A relative who completed a PhD in Biochemistry and left his field to work for an organization that had a mission he found himself aligned with, told me that the academic process learnt through a PhD had equipped him with a valuable life skill, the skill of acquiring education, that he can use in any field. The fact that he did not continue with biochemistry did not, by any stretch of imagination, mean that those 10 years of undergraduate and post graduate study in biochemistry had gone to waste. An education that focuses more on honing your critical thinking and prepares you for the arduous task of teaching yourself, is much more valuable than any specific knowledge acquired on a specific subject. Hence, it is the academic process, not the product, that matters more. The fact that I heard this liberal arts motto outside my college, from a non-liberal arts student who had invested many more years on education in America, was my first realization of a certain universality to this claim. As a Pakistani society, maybe this concept is completely alien to us. But when I see many people with their focused degrees, some even acquired from abroad (most often UK), well-paid jobs and yet, hardly any ability to think critically or motivation to be better citizens, I realize the inherent value of a liberal arts education. This is why, despite being a politics major, I see politics as only one minuscule aspect of my liberal arts experience, and not a full force restricting or defining all my career pursuits - unlike my 15-year-old sister who can never dream of becoming a doctor because when she was thirteen, she picked Computer Science and not Biology in the mandatory career track selection.

This is not to say that navigating my way with a liberal arts degree in a society where most well-paid jobs dismiss it as insufficient, is not a challenge. But rather, I have come to see that earning money is a necessity that can be fulfilled in a variety of ways. This ability to focus on the variety of ways, to think outside the box, is what I consider to be the true gift of my liberal arts education. Better institutions and higher education then, are not important for their provision of an increased likelihood of economic security only. Their primary value lies in their process of mental training, which helps make individuals who can design their own adventures, carve a niche outside the structured sequences, and reshape the story line - the badly plotted, demarcated and organized story line - that needs critical and original thinkers to address its problems and take it forward.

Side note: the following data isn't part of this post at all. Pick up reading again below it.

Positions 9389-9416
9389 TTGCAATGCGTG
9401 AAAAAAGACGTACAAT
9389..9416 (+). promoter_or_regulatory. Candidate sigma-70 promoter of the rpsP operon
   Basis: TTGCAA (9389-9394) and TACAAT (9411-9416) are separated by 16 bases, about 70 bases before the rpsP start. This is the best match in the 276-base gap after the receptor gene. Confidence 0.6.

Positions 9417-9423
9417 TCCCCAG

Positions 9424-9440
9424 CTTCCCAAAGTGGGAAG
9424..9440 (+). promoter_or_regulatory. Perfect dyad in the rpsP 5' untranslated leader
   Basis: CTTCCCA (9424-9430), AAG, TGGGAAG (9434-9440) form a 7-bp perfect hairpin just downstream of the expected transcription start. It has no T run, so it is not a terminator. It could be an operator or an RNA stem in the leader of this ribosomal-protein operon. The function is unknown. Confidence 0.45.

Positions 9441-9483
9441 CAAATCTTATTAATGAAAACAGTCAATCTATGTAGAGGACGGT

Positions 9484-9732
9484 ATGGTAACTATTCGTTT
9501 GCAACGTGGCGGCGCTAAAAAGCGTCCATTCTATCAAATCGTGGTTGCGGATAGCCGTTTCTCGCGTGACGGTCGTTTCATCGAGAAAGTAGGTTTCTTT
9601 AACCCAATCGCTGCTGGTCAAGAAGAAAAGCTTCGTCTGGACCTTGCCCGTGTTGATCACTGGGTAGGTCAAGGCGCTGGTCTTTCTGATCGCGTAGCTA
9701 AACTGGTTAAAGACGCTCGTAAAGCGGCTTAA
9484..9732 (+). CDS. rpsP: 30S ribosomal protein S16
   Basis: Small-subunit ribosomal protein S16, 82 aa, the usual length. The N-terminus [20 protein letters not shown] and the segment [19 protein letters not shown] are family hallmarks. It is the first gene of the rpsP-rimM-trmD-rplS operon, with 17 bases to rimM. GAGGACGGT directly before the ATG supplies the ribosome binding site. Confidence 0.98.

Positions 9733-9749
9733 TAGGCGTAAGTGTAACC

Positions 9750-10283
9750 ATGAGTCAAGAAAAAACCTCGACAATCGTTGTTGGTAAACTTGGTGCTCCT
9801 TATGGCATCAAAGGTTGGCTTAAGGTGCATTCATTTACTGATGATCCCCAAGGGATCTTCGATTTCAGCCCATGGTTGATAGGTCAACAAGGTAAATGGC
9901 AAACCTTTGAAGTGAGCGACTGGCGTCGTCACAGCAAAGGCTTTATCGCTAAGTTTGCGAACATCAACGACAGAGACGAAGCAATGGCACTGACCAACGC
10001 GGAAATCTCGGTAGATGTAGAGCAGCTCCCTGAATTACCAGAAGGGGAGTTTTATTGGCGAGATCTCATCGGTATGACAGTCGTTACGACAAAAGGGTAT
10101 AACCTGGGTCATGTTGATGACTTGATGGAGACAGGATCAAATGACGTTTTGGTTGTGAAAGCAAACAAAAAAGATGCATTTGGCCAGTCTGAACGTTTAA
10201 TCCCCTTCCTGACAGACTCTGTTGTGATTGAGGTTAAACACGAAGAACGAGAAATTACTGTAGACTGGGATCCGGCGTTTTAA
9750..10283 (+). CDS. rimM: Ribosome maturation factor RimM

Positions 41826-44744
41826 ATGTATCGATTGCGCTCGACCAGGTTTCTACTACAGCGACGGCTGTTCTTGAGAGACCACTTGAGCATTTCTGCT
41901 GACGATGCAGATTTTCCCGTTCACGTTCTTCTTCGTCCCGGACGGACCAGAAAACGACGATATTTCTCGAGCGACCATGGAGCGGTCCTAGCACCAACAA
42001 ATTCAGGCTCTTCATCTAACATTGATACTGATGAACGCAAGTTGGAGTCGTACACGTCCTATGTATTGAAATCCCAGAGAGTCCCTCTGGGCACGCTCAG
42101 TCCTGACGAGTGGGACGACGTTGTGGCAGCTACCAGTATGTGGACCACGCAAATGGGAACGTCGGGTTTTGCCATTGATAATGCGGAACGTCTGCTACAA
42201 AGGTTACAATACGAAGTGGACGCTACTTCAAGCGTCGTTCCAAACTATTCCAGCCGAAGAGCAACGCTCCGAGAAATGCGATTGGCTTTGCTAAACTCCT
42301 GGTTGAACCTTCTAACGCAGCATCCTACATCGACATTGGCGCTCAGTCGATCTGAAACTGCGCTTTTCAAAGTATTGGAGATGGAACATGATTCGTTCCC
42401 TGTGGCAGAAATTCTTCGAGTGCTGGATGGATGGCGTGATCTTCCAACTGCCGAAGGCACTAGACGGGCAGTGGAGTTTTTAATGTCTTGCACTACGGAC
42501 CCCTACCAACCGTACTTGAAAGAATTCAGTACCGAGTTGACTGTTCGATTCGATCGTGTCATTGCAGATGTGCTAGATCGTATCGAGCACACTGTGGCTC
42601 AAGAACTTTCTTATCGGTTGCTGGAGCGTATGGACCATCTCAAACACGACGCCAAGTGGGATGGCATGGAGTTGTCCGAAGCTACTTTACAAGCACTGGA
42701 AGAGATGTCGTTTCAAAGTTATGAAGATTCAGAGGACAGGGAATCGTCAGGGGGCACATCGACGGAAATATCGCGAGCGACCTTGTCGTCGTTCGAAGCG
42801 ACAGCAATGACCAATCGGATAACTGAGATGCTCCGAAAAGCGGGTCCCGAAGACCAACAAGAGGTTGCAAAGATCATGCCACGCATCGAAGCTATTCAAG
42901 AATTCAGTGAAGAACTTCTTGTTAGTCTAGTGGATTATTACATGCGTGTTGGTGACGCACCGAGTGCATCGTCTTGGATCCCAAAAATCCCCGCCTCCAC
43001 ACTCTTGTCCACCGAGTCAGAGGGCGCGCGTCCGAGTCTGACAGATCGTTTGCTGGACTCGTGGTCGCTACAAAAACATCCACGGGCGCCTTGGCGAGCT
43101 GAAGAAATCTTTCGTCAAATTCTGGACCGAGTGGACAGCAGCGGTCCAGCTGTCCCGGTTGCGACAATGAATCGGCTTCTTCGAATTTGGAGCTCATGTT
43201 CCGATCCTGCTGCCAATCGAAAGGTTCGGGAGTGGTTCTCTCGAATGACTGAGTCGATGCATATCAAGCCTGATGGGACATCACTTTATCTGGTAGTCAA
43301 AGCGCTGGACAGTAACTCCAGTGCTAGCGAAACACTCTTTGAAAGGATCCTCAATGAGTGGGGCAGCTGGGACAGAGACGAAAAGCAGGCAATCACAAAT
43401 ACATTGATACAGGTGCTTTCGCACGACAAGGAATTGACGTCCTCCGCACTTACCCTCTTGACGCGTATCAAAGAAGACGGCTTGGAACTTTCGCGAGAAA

Thursday, May 30, 2013

"Mai Ik Baar Jo Commitment Karloon Tou Uske Baad Khud Ki Bhi Nahi Sunta" (Translated as: Once I Commit, I Don't Even Listen To Myself)

I remember why I grew to love Rickshas in the first place. It was undoubtedly because stepping outside my house, walking to the bus stop in my flip flops, trying to hail a Ricksha in the scorching sun and then arguing with the driver to lower his overpriced rates (which, even when not overpriced, merited bargaining due to a customary necessity), was always followed by a much precious sense of independence. The ride from one end of the city to the other, inhaling bouts of smoke from public buses, zooming past the street vendors, office buildings, only to come to pause at traffic signals next to motor bikers, who would sometimes conduct your x-ray through their eyes, and at other times, be just focusing on balancing a wife and two kids, half sitting on the bike and half sitting in air, was weirdly liberating. For those 40 to 45 minutes of my life, I was not only free to go where ever I wanted to, but also, it felt like I had transformed into someone who had the freedom that was most frequently denied to women in my society, the freedom to make their choices, the freedom to be independent.

From an early age, I knew that even a small taste of independence was bliss. And so did many others. I saw girls who absolutely did not want to defy the norms. Yet, they couldn't help feel a certain sense of elation in taking a smoke or two, in driving away without permission, or taking small steps to keep reminding themselves that all was not out of their control, that there were still some steps, small steps, that they could take without anyone being able to stop them. And as long as there were these channels of ventilation, it was enough, things were going to be fine, they could breathe.